This undated photo provided by the Cleveland Police shows Steve W. Stephens. (Cleveland Police via Associated Press)

D.C. police on Tuesday debunked a claim that the man who was being called the Facebook killer after he allegedly fatally shot a man in Cleveland was spotted at a Dupont Circle hotel.

Later Tuesday, the man accused of the Cleveland slaying, Steve W. Stephens, killed himself as police were pursuing him in Erie County, Pa., Pennsylvania State Police said.

The death ended a three-day nationwide manhunt for Stephens, who authorities said killed Robert Godwin Sr. in East Cleveland. Stephens, 37, then posted a graphic video on Facebook of the incident, police said.

Authorities had warned residents in Indiana, Michigan, New York, Ohio and Pennsylvania to beware. And on Tuesday, D.C. police quashed a claim that he had been spotted at a Dupont Circle hotel.

Early Tuesday, someone called police to say Stephens had been seen about 1 a.m. at the Fairfax at Embassy Row in the 2100 block of Massachusetts Avenue NW. But D.C. police spokesman Dustin Sternbeck said authorities quickly determined that the person was not the man being sought.

Sternbeck said police received two tips Monday about possible sightings of the suspect, including the one at the hotel, and neither was accurate. He would not say where the other alleged sighting was.

A reward of up to $50,000 was being offered for information leading to Stephens’s arrest.

Cleveland Police Chief Calvin Williams had made a plea to Stephens, “Steve, if you’re out there listening, call someone — whether it’s a friend or family member or pastor — give them a call; they’re waiting for you to call them.”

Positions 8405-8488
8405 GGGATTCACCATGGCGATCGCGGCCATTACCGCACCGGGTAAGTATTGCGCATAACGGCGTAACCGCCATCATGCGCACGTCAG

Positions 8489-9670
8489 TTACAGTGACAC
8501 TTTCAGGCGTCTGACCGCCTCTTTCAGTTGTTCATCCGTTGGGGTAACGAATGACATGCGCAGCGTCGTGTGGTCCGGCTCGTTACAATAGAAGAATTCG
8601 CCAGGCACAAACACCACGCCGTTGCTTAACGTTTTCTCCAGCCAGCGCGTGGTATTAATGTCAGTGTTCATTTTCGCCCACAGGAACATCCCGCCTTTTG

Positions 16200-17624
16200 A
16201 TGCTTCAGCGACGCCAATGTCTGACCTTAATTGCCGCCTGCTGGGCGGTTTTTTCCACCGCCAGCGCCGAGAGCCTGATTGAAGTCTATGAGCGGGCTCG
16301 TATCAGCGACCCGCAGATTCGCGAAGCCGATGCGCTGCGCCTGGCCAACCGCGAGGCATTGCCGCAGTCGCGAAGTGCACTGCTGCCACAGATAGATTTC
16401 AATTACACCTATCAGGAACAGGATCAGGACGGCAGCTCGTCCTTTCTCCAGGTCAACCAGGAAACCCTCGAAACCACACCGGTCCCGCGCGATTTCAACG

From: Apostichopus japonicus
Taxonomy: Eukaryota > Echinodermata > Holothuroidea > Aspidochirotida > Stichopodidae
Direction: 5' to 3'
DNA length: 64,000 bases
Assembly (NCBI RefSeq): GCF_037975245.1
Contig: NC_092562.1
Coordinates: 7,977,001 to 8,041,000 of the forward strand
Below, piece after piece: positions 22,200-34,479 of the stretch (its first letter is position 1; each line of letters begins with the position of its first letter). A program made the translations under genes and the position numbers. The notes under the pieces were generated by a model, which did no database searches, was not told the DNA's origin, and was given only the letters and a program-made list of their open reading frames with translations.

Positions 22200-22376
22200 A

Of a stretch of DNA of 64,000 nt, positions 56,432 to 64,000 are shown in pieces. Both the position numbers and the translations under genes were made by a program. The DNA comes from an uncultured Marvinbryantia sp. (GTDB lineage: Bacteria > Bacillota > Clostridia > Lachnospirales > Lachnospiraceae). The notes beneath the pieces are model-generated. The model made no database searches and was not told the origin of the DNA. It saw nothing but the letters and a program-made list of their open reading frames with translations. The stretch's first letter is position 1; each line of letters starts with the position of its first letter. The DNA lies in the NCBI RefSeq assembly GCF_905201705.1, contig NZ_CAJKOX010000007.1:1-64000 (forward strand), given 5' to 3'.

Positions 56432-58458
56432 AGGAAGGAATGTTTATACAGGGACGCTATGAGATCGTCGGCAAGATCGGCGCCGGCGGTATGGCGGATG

The video of Godwin’s killing was viewable for about three hours before it was removed. Stephens’s profile was deactivated.

Stephens also had posted a video saying he snapped and mentioning a relationship with a woman, who is said to be cooperating with officials.

Facebook called the shooting a “horrific crime” and said it would review its policies on how easily and quickly material that violates its standards can be reported by users.

In the District, the mistaken sighting occurred when a guest at the Fairfax at Embassy Row hotel called police shortly after midnight. He said he saw a man with a shaved head and a beard walk into the lobby who looked similar to Stephens.

The guest — Christopher Picciolini, 43, of Chicago — said he was in town to attend an event at the U.S. State Department. Picciolini said he went upstairs to his room and texted the D.C. police department’s tip line, prompting a response.

He said police later told him that the man had tried to pay cash for a room and was turned away. A police report says officers reviewed hotel surveillance video of the man and determined it wasn’t Stephens. Picciolini said the man he saw had a beard much longer than the man from Cleveland.

David Hendrix, the hotel’s general manager, confirmed Picciolini’s account. He said the man was turned away because the hotel requires a valid identification and credit card to book a room. He said there was nothing about the man “that raised any alarms.”

Lindsey Bever, Peter Holley and Drew Harwell contributed to this report.